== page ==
Reham Khan wants to promote positive image of Pashtun culture & Pakistan

ISLAMABAD: It seems time doesn’t hang heavy for Reham Khan as she juggles between the multiple roles she has taken up, most recently, of a filmmaker. Setting foot in an industry where people have long tread carefully, she comes with the will to promote a positive image of Pashtun culture and Pakistan. With spirits high and wearing a 100-watt smile, she talks to newsmen about her upcoming film Jaanan and aspirations.

Reham has teamed up with Imran Raza Kazmi to produce Jaanan, a romantic-comedy about a Pashtun family, slated to release on Eidul Fitr next year. Lack of funds and infrastructure didn’t stop a novice Kazmi from venturing into filmmaking, with his 2013 feature film Siyaah. Reham says she’s open to working with new talent, bringing out the best her country has to offer. On working with Kazmi, she states, “It gives me even more courage to stand tall and not allow any negativity to be a hindrance in way of what I want to achieve.”

Aiming at promoting an image of Pathans far from their myopic depiction in international media, Reham will take the audiences on a trip to the panoramic Chitral, Parachinar, Swat and Peshawar through her film. “The most important reason for me [to take up filmmaking] is to promote the peaceful image of the Pashtuns,” says Reham. “And being a Pathan myself, who can better share their hospitality, kind-heartedness, especially towards women, and courage, than me?” she adds.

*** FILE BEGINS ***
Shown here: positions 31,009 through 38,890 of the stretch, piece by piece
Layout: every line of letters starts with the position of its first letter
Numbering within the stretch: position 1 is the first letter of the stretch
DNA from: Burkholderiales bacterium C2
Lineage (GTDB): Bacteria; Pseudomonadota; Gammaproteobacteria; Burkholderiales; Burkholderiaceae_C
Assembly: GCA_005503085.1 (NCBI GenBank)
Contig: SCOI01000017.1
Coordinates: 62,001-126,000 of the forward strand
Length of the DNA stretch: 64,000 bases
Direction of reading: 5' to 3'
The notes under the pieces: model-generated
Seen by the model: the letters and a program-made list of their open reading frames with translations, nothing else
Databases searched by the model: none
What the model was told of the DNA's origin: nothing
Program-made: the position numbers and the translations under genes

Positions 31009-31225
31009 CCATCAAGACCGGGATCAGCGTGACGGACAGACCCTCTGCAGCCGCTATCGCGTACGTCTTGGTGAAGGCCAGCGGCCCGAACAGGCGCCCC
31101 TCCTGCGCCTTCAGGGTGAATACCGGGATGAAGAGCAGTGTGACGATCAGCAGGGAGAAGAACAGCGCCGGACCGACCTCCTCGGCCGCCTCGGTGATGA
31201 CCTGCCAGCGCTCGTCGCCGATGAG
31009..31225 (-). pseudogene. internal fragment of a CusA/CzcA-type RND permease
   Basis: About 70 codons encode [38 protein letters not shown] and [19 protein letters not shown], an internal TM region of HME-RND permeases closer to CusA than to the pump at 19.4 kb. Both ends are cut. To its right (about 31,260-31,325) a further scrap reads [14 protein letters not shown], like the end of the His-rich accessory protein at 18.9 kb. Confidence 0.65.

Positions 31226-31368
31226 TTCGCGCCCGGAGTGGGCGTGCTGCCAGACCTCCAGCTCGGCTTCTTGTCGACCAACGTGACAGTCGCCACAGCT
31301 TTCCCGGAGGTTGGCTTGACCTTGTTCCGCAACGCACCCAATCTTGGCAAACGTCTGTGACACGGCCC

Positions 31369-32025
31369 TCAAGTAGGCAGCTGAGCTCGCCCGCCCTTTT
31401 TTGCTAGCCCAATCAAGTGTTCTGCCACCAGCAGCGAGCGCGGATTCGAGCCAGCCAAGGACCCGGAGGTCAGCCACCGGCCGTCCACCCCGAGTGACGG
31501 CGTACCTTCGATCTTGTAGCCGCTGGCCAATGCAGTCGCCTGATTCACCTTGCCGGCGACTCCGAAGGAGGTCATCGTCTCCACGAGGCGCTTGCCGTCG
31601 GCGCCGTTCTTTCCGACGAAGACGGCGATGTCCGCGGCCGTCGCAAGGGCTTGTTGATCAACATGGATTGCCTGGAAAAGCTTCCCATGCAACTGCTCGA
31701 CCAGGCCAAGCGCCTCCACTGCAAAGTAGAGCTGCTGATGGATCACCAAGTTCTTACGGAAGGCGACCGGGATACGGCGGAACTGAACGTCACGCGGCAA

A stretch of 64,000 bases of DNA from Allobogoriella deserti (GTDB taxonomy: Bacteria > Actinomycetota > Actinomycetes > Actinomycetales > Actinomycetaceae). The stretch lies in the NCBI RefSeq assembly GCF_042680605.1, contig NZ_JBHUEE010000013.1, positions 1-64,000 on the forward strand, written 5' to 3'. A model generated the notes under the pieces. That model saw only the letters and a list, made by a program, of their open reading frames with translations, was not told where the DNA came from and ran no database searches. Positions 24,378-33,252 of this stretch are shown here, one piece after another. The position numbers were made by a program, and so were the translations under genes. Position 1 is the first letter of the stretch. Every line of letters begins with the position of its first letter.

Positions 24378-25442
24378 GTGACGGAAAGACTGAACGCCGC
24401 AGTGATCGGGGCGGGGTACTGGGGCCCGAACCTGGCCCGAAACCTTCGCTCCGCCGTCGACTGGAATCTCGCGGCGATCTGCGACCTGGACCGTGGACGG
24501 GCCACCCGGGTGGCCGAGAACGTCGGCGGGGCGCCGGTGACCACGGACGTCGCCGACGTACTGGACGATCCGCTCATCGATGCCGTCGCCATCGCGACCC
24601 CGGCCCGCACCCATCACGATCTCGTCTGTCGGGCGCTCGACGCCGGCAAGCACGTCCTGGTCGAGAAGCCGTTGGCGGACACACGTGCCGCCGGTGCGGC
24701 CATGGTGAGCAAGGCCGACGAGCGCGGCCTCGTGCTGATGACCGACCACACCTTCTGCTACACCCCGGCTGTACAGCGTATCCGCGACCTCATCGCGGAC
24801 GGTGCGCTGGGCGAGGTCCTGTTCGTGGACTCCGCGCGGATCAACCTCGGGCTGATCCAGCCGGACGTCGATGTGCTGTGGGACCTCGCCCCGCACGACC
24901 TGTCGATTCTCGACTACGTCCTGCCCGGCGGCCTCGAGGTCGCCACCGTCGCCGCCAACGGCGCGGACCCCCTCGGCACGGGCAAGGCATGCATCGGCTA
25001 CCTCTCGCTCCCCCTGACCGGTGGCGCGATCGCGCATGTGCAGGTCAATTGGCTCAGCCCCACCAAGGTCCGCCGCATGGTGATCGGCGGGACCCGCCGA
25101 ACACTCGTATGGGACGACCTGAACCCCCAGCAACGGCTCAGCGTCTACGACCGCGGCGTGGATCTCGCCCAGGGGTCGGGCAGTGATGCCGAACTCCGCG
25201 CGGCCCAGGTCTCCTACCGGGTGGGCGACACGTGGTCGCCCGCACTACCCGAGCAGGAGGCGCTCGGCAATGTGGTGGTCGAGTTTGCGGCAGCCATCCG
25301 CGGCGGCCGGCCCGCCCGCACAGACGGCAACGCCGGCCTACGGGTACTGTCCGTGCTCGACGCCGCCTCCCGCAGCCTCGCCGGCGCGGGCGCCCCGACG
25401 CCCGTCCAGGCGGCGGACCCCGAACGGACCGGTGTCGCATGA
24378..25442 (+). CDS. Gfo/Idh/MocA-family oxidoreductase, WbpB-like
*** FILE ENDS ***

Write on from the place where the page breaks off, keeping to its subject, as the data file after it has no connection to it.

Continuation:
Reham hopes to pay homage to Pakistani legends, such as Allama Iqbal, Abdul Khaliq and Khushal Khan Khattak, through biopics, so that people on a global level become acquainted with the trials and tribulations they went through to achieve their goals. “We’ve seen India’s tribute to Milkha Singh in Bhaag Milkha Bhaag, but not many people know that he was beaten more than once in international races by Pakistani sprinter Abdul Khaliq, who has won 100 gold medals,” she states.

Married to politician Imran Khan, Reham clarifies her upcoming project has no political undertone. Reham says, “My intentions and conscience are clear. My aim is to contribute towards the improvement of our society.” She adds, “Filmmaking has two major advantages that contribute to my aim: it will help change the foreign media’s perception of Pakistan and be a source of relief and joy for locals.”